Yet if decadence was, as Symons thought, “a disease of truth,” it was a new and beautiful and interesting disease, often appearing as egoism, feminism, or naturalism in relation to hegemonic forces and norms. It sought out the particular perspective against the dominant whole, studied the details with a dedication to the empirical truth of the senses, and often looked so objectively at the data that it made no evaluative distinction between health and disease. Against the dominant ideology of progress, the decadent saw the pathology of everyday life. Freud became one of the two key philosophers of European Decadence (with Nietzsche) because, contrary to Enlightenment reason—the belief in the mind’s ability to discern and act upon one’s interests—he saw that humans were equally subject to irrationality and self-destruction; that subjectivity was based on a relationship with others; and that individualism—the psychosomatic drive toward self-assertion—was always confronted with the presence of others. The New Woman writer George Egerton (Mary Chavelita Dunne) captured the intellectual spirit of the age in Europe—and this as her protagonist was confronting her lover—with “I was analysing, being analysed, criticising, being criticised” (Nelson 2001: 30).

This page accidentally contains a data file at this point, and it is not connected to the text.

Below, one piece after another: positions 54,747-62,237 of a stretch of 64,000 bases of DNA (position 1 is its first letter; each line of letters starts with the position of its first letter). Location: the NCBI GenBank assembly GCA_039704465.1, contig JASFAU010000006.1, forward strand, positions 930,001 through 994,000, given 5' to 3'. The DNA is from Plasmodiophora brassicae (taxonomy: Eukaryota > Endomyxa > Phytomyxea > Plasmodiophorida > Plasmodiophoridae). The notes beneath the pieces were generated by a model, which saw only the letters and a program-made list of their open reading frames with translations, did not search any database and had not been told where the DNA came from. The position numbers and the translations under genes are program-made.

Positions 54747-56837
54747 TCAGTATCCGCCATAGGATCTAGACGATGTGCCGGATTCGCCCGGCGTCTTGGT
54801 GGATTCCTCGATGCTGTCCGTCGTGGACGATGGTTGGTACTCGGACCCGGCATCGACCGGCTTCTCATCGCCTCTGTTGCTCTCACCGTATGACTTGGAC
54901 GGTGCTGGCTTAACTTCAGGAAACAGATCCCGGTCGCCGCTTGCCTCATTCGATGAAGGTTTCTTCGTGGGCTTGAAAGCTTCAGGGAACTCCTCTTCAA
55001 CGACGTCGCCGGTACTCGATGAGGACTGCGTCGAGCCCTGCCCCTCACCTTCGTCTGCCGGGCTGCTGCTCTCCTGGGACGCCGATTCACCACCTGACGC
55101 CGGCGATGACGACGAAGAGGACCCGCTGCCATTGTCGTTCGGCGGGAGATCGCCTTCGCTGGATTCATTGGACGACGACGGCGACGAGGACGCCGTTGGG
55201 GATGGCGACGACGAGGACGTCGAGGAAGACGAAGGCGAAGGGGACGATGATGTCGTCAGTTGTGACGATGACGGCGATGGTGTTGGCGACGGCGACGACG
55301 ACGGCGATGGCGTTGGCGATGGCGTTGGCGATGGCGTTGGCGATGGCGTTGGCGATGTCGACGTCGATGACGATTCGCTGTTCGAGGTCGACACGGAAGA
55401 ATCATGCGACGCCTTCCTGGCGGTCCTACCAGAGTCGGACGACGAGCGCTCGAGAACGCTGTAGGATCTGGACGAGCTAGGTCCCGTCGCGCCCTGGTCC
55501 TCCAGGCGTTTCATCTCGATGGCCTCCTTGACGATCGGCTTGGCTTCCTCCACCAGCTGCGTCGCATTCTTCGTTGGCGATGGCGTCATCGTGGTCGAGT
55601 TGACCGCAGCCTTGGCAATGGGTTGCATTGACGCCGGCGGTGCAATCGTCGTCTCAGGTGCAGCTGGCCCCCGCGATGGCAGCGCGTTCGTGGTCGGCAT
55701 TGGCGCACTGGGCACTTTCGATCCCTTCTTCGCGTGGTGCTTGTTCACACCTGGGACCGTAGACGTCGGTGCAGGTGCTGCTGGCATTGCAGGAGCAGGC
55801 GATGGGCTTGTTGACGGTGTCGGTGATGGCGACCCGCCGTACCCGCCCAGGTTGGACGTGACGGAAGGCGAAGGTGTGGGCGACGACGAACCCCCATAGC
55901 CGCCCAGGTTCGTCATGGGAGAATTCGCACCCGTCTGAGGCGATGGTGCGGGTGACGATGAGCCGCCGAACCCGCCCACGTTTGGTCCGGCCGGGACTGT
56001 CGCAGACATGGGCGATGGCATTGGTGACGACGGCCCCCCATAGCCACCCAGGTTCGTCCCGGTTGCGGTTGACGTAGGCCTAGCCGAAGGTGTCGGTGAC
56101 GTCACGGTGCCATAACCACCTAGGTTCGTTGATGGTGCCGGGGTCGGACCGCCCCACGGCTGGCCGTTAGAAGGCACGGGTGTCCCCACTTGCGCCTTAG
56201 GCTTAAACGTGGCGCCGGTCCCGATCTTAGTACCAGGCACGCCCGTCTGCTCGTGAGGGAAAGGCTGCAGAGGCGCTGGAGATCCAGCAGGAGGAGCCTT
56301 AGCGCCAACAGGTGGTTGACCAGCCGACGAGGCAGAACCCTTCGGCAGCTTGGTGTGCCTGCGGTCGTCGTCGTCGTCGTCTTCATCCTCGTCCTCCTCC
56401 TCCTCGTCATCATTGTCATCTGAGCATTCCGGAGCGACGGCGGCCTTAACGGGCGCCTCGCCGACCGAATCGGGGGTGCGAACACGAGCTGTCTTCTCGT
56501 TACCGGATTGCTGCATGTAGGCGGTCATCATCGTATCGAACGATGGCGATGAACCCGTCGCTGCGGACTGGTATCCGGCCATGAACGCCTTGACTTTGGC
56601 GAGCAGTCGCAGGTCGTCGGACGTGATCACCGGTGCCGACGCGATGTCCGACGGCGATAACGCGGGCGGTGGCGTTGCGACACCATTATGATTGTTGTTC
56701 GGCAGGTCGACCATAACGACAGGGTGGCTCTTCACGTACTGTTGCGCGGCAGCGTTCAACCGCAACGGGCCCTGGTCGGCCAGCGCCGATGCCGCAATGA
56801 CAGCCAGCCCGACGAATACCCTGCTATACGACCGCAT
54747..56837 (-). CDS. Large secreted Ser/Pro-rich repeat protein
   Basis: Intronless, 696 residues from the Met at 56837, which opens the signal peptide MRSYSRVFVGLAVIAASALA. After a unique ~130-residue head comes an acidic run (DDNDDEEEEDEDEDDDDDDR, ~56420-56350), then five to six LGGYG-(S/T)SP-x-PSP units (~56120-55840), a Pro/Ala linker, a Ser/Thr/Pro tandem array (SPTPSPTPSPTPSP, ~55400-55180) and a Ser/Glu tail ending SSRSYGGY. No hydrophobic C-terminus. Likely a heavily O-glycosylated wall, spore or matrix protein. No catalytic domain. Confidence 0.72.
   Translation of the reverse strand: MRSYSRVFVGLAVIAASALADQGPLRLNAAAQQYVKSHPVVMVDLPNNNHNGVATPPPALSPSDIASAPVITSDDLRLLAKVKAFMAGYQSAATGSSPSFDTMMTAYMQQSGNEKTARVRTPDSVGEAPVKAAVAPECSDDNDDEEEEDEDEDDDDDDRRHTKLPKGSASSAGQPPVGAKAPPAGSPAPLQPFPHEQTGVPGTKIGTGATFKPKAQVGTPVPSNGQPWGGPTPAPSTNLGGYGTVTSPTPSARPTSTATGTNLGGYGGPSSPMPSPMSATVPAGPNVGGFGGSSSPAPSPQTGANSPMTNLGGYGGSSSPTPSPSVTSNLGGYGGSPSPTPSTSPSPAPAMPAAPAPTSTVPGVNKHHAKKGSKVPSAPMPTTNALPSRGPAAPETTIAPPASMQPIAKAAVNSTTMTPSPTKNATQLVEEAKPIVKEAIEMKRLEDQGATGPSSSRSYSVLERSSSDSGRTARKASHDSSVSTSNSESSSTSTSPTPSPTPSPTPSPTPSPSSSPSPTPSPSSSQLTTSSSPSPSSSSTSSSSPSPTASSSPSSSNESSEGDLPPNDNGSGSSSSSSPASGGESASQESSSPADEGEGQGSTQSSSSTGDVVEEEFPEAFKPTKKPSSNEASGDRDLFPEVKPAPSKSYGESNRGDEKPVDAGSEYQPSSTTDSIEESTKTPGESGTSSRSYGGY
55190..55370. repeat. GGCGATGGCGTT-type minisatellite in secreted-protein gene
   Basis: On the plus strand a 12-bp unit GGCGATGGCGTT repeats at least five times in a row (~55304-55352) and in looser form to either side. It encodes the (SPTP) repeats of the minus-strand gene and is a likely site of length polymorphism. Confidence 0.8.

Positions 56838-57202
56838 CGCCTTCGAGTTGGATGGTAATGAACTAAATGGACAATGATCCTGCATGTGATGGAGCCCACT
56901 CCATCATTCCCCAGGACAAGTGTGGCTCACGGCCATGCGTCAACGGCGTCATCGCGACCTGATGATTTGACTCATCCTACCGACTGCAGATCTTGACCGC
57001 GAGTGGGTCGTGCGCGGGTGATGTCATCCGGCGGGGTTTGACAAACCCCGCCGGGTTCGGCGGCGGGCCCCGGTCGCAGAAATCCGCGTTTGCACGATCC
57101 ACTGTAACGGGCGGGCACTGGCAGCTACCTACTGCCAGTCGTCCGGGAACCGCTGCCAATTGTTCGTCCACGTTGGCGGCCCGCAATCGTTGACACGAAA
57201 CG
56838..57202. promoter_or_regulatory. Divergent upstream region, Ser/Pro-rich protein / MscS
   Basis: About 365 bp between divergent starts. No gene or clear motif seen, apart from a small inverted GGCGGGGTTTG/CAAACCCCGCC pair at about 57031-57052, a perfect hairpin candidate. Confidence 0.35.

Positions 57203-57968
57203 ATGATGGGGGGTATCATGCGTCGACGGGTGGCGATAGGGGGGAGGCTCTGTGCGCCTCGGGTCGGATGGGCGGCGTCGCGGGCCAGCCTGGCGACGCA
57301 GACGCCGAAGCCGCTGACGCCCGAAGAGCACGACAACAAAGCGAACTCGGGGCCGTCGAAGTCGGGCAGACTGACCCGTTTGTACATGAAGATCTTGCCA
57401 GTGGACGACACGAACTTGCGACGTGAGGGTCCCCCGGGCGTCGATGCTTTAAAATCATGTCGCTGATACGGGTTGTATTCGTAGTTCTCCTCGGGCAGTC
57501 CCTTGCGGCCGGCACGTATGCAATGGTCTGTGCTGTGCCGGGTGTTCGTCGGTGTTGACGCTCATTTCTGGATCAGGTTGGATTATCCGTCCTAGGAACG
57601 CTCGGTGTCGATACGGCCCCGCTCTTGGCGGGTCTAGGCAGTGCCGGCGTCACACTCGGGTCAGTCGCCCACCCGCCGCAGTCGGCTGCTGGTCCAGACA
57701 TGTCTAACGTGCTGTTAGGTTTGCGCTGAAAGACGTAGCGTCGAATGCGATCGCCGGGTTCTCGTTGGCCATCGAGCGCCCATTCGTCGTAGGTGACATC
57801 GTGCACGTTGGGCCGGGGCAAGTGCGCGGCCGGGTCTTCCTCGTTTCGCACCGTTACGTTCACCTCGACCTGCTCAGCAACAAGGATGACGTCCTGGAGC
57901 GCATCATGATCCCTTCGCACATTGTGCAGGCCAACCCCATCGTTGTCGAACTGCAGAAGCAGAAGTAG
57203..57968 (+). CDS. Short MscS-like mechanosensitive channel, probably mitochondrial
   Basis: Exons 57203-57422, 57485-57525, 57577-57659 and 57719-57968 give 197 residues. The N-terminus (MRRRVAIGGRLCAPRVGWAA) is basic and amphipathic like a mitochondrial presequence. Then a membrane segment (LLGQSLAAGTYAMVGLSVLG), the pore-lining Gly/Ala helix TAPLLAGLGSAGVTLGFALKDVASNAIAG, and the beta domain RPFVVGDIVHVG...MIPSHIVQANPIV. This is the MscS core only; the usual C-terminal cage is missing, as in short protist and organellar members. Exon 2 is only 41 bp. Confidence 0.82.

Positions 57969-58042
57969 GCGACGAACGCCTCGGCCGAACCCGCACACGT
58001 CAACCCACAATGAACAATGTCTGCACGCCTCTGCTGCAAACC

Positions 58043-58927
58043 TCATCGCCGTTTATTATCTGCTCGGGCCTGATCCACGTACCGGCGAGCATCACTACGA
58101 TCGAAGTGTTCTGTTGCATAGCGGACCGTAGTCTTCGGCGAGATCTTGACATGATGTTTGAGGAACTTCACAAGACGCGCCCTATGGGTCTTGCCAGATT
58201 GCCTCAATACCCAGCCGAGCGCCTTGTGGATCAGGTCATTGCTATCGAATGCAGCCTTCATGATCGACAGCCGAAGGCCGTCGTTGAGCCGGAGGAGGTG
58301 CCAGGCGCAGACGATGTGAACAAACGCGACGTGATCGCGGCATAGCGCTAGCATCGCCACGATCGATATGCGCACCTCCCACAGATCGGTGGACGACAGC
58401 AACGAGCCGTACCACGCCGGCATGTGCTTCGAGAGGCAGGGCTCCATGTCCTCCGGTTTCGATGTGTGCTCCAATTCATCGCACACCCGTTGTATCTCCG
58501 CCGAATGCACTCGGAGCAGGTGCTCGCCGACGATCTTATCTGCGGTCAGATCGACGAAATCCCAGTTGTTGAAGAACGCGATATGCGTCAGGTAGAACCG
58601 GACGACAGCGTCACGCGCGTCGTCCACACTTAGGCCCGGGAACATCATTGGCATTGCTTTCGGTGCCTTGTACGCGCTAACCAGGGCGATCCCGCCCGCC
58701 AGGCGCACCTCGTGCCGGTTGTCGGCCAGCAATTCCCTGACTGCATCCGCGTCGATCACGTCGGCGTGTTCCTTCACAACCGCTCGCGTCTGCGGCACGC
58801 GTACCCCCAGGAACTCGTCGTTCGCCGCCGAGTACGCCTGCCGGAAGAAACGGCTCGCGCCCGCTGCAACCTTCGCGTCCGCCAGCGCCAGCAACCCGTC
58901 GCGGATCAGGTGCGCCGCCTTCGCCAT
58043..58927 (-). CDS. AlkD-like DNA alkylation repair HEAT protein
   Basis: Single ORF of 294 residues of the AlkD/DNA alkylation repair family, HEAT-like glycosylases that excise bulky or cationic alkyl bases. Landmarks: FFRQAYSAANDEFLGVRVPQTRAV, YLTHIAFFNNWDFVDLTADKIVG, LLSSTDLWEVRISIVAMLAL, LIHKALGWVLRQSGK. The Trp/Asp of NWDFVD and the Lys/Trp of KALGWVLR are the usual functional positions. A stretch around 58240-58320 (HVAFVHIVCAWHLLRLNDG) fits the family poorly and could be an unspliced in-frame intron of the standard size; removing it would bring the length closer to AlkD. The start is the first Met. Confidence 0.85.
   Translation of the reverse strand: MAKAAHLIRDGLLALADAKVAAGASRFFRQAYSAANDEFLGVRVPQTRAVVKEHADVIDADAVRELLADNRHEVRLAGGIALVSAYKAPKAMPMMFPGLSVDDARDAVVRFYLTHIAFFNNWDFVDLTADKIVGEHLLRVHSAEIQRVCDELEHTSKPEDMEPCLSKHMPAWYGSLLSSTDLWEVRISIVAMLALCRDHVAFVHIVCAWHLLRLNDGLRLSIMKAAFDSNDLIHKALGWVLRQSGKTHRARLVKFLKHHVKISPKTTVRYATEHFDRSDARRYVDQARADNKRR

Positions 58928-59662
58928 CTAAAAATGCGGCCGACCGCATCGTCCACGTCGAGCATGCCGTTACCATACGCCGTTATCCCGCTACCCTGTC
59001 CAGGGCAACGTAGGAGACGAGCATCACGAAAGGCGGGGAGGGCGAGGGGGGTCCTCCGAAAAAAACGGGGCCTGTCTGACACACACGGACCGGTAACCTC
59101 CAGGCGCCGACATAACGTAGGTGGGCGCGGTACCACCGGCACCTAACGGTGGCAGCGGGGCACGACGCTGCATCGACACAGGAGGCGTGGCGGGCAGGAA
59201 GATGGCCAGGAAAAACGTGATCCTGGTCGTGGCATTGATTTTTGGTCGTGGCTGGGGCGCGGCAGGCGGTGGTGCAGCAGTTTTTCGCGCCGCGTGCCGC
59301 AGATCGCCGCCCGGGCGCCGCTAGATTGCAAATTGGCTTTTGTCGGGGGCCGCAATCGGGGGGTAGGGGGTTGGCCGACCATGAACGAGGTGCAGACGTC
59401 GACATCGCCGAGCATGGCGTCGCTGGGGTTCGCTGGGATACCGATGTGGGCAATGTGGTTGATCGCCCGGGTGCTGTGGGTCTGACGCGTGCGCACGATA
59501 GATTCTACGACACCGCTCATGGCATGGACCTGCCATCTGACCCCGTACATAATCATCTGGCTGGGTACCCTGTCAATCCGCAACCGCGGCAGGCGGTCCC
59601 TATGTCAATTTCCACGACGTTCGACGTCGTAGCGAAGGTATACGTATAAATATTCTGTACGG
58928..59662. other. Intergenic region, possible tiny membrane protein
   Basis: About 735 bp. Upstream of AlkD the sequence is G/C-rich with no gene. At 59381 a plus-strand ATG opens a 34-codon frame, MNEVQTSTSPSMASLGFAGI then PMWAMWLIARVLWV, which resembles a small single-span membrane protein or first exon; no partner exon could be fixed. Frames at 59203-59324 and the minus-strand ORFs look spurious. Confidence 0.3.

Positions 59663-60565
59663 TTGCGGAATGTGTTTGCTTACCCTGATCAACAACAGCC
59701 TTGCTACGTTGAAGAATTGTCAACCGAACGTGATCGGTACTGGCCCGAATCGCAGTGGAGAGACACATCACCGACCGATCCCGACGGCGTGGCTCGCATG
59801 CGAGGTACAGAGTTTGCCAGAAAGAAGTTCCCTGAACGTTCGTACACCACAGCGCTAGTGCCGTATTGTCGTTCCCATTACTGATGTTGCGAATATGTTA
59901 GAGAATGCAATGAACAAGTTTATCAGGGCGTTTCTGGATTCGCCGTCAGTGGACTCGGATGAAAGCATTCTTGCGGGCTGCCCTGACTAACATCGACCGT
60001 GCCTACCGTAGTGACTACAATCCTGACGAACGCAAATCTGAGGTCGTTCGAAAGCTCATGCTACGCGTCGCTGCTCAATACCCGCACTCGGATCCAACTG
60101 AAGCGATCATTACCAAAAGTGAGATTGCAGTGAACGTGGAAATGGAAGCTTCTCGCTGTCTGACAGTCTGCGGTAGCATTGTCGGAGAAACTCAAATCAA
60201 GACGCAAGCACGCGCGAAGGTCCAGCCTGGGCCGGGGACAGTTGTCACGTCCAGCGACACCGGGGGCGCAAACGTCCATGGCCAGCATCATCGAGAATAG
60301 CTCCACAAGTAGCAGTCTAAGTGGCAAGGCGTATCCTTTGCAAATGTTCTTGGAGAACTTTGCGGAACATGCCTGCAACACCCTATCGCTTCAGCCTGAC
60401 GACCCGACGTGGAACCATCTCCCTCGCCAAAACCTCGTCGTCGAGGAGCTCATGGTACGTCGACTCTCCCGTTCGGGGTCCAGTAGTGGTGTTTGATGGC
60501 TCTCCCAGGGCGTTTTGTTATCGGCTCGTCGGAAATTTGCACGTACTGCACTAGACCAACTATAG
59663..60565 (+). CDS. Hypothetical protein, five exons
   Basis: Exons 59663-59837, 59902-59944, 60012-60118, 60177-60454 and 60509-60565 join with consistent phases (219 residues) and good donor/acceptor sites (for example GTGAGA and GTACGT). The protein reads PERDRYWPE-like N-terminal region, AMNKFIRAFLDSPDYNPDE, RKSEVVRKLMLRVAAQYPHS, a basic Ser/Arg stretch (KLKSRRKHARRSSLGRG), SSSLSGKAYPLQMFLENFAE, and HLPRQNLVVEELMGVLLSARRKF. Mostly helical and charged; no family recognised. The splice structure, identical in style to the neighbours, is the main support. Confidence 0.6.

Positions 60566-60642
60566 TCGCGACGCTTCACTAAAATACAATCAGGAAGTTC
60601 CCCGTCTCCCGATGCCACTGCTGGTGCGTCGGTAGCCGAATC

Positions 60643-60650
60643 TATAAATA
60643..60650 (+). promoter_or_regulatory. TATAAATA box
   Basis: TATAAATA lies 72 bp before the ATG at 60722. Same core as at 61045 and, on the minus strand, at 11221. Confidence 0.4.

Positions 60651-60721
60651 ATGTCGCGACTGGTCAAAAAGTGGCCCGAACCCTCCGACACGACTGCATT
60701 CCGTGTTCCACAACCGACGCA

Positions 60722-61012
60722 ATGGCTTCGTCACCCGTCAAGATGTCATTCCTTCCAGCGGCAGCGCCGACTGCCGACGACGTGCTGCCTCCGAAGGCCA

Decadence by definition is a time of change, a falling away from an experienced organicism into a splintered or factious temporality. In Britain, the fin de Siècle showed the rise of giant corporations, mass production, and consumption, the development and distribution of electrical energy (“iron lilies of the Strand” meant streetlights in Richard Le Gallienne’s “Ballad of London” [1888] where London is the “Great city of Midnight Sun”) and aviation and motor vehicles (“ever-muttering prisoned storm/ the heart of London beating warm” in John Davidson’s “London” [1894]). In Western science, evolution, genetics, and the “New Physics” transformed knowledge of time, life, matter, and space. In politics, the people became the masses in the age of mass parties, mass media, and sport. The first modern Olympics were held in Athens in 1896 with the motto of citius, altius, fortius: faster, higher, stronger, proclaiming the dream of progress through competition. These changes gave rise to the concomitant fears of Taylorization, that the individual would be mechanized, routinized, massified. The German Ferdinand Tönnies developed the theory of Gemeinschaft (Community) as distinguished from Gesellschaft (Society) and the French Émile Durkheim theorized modern societies in terms of anomie and suicide.